The term artificial intelligence provokes a variety of thoughts, emotions, and reactions from people. For some, it’s excitement and optimism. For others, it’s caution and fear.

Regardless of people’s hopes or concerns about the technology, the fact is artificial intelligence (AI) is here, it’s pervasive, and it’s poised to play a significant role in the future. But how will its role be defined? And what are the social and economic impacts of AI?

It’s a complex topic that’s up for debate in the technology community. As is the case with most technological innovations, AI has its pros and cons.


Artificial intelligence refers to an area of computer science that makes machines do things that would require intelligence if performed by a human. AI replicates human decisions and actions without human shortcomings, such as fatigue, emotion, or time limitations. It can perform tasks such as learning, seeing, talking, socializing, and problem-solving.

Though it has emerged in recent years as a disruptive technology, AI has been around for a while. Dartmouth professor John McCarthy coined the term in 1956 when he led a project that examined whether machines could use trial and error to develop formal reasoning.

Today, AI is part of everyday life. Most people—even those who are wary of it—use it regularly. A recent survey found that 63% of people didn’t know they were using AI. But anyone who uses a voice search on their phone, such as the iPhone’s Siri, is using an AI-driven application.

AI also suggests music selections through streaming services like Spotify and Pandora, and automatically tags people in photos on Facebook through facial recognition. And an AI-powered algorithm conducts every Google search query.

Beyond consumer use, AI is used for tasks ranging from planning space missions, to self-driving vehicles to forecasting job growth. It’s already woven into the fabric of society.


While most people are already using AI in some form, there are concerns about how much the technology will evolve. Currently, we have narrow or weak AI, which performs narrow tasks. The future may produce general or strong AI, which would outperform humans in almost all cognitive tasks.

The primary concern with AI is the future of jobs. Technology has replaced many jobs over the years, and AI is on the cusp of doing the same. Goldman Sachs is in the process of automating its currency trading, which will reduce the need for some traders. Uber acquired autonomous-driving truck startup Otto, a technology that research firm McKinsey predicts could put a third of truck drivers out of work in the next 10 years.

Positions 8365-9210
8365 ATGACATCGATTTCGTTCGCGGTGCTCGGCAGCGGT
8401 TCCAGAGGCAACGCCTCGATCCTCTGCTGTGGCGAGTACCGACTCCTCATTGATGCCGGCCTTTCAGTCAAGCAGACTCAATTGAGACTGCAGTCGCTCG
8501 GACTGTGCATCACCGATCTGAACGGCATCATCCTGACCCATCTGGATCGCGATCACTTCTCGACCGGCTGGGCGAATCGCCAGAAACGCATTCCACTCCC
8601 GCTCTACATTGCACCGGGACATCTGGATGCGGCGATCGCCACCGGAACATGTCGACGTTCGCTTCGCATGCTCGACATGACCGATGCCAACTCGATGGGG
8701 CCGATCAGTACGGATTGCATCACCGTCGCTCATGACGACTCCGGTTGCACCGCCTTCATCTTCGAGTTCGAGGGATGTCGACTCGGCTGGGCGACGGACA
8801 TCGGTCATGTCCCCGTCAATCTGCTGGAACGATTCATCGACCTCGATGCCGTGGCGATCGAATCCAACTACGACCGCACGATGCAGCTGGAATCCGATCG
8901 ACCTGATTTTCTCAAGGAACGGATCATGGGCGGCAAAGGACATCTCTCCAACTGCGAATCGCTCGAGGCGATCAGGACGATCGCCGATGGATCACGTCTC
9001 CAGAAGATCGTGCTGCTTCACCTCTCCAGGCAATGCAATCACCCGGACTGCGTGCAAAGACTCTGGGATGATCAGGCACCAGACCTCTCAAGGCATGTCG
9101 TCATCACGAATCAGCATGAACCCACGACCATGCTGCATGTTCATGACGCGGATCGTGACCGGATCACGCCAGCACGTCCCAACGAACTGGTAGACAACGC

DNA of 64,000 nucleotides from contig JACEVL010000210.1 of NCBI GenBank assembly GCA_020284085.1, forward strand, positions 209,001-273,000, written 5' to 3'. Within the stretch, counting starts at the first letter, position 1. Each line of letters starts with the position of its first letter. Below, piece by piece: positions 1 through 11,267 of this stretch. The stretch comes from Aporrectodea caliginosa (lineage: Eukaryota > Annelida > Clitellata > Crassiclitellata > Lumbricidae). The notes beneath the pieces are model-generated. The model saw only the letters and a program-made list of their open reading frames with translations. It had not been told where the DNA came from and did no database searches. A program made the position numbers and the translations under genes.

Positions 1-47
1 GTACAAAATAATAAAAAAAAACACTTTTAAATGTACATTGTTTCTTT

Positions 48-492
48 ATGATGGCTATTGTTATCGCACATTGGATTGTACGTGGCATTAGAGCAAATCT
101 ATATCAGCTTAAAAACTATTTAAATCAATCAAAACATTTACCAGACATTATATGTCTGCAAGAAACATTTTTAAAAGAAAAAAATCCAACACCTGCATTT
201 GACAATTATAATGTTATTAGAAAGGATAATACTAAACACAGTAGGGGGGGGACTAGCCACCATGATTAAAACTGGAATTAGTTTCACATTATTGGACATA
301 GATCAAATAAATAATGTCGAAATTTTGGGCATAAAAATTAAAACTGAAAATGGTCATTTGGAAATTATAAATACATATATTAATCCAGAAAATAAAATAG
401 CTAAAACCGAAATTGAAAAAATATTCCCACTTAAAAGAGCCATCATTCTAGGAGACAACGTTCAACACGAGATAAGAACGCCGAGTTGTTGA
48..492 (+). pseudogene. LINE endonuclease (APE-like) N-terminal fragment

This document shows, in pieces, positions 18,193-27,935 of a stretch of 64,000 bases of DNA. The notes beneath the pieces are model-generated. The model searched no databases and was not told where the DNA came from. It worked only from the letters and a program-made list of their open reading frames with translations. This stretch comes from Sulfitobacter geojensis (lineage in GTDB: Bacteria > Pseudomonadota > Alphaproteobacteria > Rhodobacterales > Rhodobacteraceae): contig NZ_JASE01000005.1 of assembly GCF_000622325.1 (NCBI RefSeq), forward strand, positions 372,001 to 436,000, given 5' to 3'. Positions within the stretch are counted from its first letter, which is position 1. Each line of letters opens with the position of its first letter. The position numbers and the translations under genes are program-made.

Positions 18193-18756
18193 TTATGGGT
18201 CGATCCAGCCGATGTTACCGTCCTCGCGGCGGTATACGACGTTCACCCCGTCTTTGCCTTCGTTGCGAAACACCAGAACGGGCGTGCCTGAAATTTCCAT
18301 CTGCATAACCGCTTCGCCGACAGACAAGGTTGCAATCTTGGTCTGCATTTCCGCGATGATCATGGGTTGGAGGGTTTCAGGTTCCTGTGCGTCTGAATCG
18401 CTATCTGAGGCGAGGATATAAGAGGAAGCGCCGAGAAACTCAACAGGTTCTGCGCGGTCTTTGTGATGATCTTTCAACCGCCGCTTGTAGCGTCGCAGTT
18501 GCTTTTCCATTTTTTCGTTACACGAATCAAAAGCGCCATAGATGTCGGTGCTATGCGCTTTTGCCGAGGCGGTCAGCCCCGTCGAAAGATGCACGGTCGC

Despite the fear of machines taking all the jobs, we’re still a long way off from that reality. A recent McKinsey report said less than 5% of jobs can be fully automated by current technology. However, about 60% of jobs can be partially automated by current technology.

Still, technology can also create jobs. One-third of new jobs created in the U.S. the past 25 years did not exist previously, and much of that was because of technology.


Despite concerns, the technology is impacting lives, not just adding conveniences or growing business. In fact, there are several ways AI is improving society:

  • Meta, a science search engine recently purchased by Mark Zuckerberg and Priscilla Chan’s philanthropic organization, indexes scientific research and uses AI to find the most relevant and trustworthy information. This tool benefits scientists, universities, and foundations that must shift through tons of research to make decisions and allocate resources.
  • AI has helped detect autism in babies as young as six months old. Most autistic babies are diagnosed at 24 months. However, a new algorithm processes MRI data from babies between 6 and 12 months old and can tell if the cortical surface area is growing too fast, which is a sign of autism.
  • Facebook is beginning to use AI to identify users who may be at risk for suicide. The social network used to rely on other users to notify them of people at risk, but now the technology recognizes warning signs.
  • Japanese doctors used IBM’s Watson, an AI-powered computer system, to diagnose a rare type of leukemia and identify a life-saving therapy for a patient. The computer analyzed millions of oncology papers and leukemia data to help doctors discover the problem.

AI has its positives and negatives, but the technology is not only making life easier, it’s making processes more efficient and effective. The future is still unclear, but artificial intelligence is pushing us ahead faster and faster.